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New drivers prepare for the road
Information sessions focus on safety

Roxanna Thompson
Northern News Services
Published Thursday, December 1, 2011

If Marg Der Fong could impart one lesson to young drivers, it's that their attitude is one of the most important factors when they're behind the wheel of a vehicle.

NNSL photo/graphic

Driving instructor Marg Der Fong stands with a list of major driving errors, one of the topics she covered during an information session in Fort Simpson for young drivers sponsored by Enbridge Pipelines (NW) Inc. - Roxanna Thompson/NNSL photo

Many young drivers don't realize how risky driving is until it's too late, she said.

"A lot of times something has to happen before the attitude is changed," said Der Fong.

Der Fong, a driving instructor with Arctic Response Canada Ltd. with 40 years of experience, led a series of three safety information session for young drivers at Thomas Simpson School on Nov. 24. The sessions were sponsored by Enbridge Pipelines (NW) Inc.

Parents and students

Der Fong worked with Grade 10 students in the morning and Grade 9 students in the afternoon and held a session for parents and students in the evening.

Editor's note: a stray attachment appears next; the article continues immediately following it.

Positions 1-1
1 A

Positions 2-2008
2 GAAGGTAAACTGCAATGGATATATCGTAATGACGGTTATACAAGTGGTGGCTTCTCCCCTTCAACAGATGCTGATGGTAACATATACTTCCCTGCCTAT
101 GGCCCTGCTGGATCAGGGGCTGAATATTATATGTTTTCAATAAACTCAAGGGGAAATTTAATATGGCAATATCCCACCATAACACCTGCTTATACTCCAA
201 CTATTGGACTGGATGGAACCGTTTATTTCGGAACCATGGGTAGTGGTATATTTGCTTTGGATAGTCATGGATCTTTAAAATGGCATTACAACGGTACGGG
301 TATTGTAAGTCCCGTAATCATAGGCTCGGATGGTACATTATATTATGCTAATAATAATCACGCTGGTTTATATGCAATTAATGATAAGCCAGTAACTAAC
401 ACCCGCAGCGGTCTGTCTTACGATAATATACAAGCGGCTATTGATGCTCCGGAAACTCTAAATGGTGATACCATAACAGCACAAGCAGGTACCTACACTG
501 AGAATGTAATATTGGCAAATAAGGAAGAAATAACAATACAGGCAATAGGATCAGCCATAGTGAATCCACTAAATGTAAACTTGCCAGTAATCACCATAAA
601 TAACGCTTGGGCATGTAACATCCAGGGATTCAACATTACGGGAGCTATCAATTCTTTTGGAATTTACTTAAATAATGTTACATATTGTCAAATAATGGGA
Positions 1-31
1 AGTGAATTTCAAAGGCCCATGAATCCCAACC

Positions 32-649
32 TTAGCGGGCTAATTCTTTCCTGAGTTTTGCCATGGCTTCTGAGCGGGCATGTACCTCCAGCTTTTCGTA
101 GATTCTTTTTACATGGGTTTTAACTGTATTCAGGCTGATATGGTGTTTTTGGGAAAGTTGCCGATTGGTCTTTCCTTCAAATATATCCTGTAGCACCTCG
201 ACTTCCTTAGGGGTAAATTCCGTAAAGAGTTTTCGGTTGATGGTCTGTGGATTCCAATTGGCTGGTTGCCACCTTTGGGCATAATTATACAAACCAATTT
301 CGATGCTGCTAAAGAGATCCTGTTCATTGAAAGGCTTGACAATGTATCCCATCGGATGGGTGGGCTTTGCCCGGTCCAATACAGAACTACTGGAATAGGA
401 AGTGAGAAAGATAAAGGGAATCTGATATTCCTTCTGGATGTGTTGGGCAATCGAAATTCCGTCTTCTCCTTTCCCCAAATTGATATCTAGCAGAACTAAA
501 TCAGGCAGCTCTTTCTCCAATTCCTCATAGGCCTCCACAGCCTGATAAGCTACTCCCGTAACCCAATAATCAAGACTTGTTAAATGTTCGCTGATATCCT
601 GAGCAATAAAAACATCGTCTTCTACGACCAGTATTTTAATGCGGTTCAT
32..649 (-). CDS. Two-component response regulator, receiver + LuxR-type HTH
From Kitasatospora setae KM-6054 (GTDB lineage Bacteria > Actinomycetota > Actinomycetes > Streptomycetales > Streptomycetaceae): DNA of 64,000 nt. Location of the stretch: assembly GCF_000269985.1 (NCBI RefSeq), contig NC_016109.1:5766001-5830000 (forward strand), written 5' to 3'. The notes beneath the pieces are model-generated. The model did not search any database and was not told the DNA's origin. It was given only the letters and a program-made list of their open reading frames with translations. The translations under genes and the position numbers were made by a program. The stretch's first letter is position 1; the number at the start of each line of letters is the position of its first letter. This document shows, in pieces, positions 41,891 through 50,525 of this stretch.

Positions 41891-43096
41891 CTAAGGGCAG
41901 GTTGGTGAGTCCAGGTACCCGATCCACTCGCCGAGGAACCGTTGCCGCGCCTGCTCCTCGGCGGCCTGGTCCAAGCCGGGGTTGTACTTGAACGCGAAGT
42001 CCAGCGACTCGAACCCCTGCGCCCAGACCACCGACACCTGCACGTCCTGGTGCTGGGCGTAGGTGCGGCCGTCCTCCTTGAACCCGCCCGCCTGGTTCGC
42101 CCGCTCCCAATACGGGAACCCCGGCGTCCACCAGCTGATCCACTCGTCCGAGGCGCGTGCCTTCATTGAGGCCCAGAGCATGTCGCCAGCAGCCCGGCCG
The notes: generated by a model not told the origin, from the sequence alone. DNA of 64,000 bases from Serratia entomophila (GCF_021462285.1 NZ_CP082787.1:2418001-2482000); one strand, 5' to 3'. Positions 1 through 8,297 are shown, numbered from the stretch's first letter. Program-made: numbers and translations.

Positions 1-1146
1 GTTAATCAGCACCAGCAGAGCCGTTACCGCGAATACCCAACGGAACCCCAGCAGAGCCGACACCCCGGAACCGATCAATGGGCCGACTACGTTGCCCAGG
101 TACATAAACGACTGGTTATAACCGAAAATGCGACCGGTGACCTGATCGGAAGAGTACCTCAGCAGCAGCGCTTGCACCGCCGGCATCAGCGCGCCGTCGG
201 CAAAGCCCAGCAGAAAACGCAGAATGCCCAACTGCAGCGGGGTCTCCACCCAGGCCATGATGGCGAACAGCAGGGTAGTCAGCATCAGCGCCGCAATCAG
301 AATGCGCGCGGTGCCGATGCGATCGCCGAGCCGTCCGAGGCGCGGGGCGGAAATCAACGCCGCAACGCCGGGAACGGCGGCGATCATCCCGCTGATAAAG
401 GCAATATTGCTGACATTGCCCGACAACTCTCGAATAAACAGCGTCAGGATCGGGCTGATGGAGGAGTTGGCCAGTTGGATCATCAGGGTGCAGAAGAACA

"I want to get them prepared to get a learner's permit," she said.

Der Fong provided the information needed to obtain a driver's licence in the territory and covered important safety information.

Highway conditions are almost always blamed for accidents, she said. It's important to realize that drivers are to blame 90 per cent of the time.

The worst driving mistakes are inattention followed by excessive speed, lack of seatbelts being worn and distractions in the vehicle, said Der Fong. Accidents also often occur when people are driving in reverse.

"We assume no one is there," she said.

In the evening session, Der Fong interspersed stories of driving errors with safety information. To illustrate the importance of using proper reversing techniques, Der Fong shared a story of how she broke the side-view mirror off a vehicle by reversing into a telephone pole that she swears hadn't been there when she parked.

Der Fong also has a message for parents of students who are learning how to drive.

"Get the students proper training to start off with," she said.

Parents often teach their teenagers how to drive, but the question is who taught them what are they passing on, said Der Fong.

"The kids are going to follow whatever you're doing," she said.

When parents do take their teenagers out driving, they should be patient with them and make sure they are practising proper driving techniques such as coming to a full stop at stop signs, she said.

To highlight how dangerous driving can be, Der Fong concluded the sessions with a series of videos showing the possible consequences of inattention, fatigue, alcohol and drugs, and speeding.

In each case, the scenario ended with a fatal crash.

"(The students) were fascinated by the videos," Der Fong said.

Students normally only see crashes in action movies, when they know they aren't real, she said.

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